It’s taken me a long time to figure out how to be less detrimental to the environment. Now, I want to be clear that I like stuff…I think it’s part of human nature. I like pretty things, and I do get excited when I find the perfect pair of jeans. I do buy things that I don’t need; I bought some earrings today just because I really liked them. I know that capitalism isn’t going away, and that the market system is central to our society. I don’t necessarily have a problem with this, because making, selling, and buying things is how society has always functioned and how civilizations have formed throughout history. However, we’ve moved past capitalism. We’ve entered a time of socially-accepted hedonism. No one needs ten pairs of jeans or twenty pairs of shoes, no matter what marketers tell us.

I think the best way to confront this problem is to be conscious of how much we buy and what companies we support. I fully acknowledge that having the time to think this way is incredibly privileged, but that makes it all the more important that I use my access to education on social justice to make ethical decisions. I try to buy things that are local or used, and limit the amount I buy. If I find something that is more expensive, I buy it with the mindset that I will keep it for more than a few years. Instead of throwing out tons of clothes that are no longer “fashionable,” I buy pieces that will never go out of style. Not paying attention to trends not only makes it easier to buy less, but it’s also fun and confidence building finding your own personal style. Shopping at thrift shops lets me find unique pieces that big name stores like Target just don’t have. They also often feel like multiple stores in one, where you can buy a peasant skirt and a suit coat at the same time. Rather than compulsively buying, I only buy something when I love it. I own three pairs of jeans I love, not ten…and to be honest, it makes getting dressed in the morning so much easier. I now often set my alarm for fifteen minutes before the start of class. As a college student, this is also a way of saving money. Buying a plain t-shirt for five dollars makes so much more sense than buying it for twenty. Capitalism isn’t going away, but there are ways we can say no to the system and make it change. Sure, it will never be perfect, but as people with the privilege to spend time debating these questions, it’s our responsibility to live out our values.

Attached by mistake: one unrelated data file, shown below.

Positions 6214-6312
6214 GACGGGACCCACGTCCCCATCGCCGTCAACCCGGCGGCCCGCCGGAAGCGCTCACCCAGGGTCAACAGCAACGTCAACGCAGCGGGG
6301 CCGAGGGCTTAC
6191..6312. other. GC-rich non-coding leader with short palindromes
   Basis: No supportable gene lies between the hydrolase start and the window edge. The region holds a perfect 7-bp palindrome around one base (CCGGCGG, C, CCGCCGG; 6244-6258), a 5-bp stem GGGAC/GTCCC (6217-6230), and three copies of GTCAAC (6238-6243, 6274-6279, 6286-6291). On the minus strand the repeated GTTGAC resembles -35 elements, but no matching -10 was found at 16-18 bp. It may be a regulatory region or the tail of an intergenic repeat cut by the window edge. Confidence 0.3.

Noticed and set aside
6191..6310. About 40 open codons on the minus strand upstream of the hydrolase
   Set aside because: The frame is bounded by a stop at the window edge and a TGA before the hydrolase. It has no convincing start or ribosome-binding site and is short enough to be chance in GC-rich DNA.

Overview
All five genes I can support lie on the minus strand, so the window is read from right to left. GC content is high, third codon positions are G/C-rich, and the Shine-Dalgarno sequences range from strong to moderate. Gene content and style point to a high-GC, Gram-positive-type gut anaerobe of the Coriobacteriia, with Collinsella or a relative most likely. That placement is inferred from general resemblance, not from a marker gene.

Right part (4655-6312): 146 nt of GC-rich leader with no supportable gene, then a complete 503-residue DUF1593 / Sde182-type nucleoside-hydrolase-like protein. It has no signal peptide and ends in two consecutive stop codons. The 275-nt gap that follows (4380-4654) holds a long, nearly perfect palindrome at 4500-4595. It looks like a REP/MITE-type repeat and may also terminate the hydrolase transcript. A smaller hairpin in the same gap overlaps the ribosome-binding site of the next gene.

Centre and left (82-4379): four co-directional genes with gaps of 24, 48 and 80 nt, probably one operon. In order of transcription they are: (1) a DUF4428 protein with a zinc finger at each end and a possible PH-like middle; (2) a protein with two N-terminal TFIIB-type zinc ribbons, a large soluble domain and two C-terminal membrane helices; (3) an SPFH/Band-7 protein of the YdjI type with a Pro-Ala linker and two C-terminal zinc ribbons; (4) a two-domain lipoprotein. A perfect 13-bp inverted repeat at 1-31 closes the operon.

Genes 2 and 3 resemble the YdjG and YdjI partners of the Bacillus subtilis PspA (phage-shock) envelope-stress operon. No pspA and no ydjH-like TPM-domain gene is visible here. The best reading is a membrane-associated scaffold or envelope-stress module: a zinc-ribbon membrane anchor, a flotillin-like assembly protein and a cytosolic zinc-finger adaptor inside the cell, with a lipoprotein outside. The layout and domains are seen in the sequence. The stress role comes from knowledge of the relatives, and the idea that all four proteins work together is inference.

We try to fill our hearts with stuff, but it never works. That’s why fashion is a billion dollar industry; we buy more to fill the void, but it never sticks. Our bodies reject it. I want future generations to live in a world where they know what clean air tastes like. I want them to walk through a forest and hear the birds sing and smell the falling leaves. I want this forest to be wild and free, not rows upon rows of the same trees, waiting to be cut down and turned into money.